Heading into 2016, the majority of the mortgage industry is still struggling to comply with the CFPB's Know Before You Owe mortgage rule, or the TILA-RESPA Integrated Disclosure Rule, commonly known as TRID. The rule went into effect on October 3 after a two-month delay from its intended effective date of August 1 due to an administrative error by the CFPB. The rule is designed to integrate four old disclosure form with two new ones, the Loan Estimate and the Closing Disclosure, which the CFPB says will be easier to understand and use for lenders, settlement agents, and consumers.
Lenders have expressed concern the implementation of TRID due to the elevated risk environment the rule presents, since lenders are responsible for the timing, completeness, and accuracy of the closing disclosure and the CFPB has shown a tendency to penalize businesses millions of dollars for breaking the law. A report by Moody's Analytics in mid-December found that 90 percent of recent mortgage loans contained TRID violations, showing the lenders are still struggling to comply with the rule two-and-a-half months after its effective date.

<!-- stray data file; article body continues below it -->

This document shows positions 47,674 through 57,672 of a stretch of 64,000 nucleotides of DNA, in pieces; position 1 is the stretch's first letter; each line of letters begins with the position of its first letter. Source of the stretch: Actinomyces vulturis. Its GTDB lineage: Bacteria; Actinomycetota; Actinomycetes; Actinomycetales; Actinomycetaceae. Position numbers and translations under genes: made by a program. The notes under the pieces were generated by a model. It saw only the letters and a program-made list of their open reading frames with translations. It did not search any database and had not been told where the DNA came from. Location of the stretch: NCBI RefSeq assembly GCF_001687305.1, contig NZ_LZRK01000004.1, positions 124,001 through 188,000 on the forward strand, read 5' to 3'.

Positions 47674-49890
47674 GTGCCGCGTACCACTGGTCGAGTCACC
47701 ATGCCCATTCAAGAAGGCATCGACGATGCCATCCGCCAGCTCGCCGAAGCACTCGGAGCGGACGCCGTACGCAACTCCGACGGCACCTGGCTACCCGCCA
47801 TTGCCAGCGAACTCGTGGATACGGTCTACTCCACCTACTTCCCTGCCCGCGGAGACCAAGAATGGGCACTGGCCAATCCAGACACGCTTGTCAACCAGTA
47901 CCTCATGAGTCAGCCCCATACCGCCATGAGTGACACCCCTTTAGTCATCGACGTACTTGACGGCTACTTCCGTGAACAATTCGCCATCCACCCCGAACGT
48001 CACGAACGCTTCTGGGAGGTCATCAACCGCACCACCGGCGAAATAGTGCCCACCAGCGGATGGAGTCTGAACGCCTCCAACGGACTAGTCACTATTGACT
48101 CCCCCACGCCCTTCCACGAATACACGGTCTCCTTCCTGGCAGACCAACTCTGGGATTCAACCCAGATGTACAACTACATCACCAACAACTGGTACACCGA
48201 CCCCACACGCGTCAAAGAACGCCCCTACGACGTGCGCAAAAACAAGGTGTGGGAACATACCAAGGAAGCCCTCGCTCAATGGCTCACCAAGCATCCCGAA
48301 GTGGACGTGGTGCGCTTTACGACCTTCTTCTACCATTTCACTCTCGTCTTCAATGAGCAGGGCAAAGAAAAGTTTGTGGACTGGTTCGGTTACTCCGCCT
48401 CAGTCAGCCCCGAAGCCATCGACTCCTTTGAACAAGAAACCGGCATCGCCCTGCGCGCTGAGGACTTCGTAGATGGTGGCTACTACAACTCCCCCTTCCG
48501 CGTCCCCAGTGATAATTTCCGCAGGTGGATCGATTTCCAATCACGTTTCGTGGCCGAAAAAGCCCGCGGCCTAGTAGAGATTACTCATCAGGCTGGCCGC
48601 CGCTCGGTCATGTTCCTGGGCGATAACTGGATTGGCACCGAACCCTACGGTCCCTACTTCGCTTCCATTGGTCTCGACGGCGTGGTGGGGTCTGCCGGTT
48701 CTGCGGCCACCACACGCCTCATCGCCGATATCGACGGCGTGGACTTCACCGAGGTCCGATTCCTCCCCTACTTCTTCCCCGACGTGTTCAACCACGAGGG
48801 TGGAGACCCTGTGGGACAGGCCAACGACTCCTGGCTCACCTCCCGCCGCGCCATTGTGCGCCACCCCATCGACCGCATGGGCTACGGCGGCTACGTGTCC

The CFPB generated more controversy in June when it added complaint narratives to its consumer complaint database, publishing 8,000 narratives for the first time. The CFPB says the narratives will push companies toward improving the quality of their products and services, however, some expressed concern that the narratives contain unverified information from disgruntled individuals that may damage a company's reputation. In April, the Five Star Institute and Black Knight Financial Services released a white paper aimed to provide context and insight into complaints received by the CFPB by comparing the two predominant mortgage complaint categories, servicing and default, with loan trends.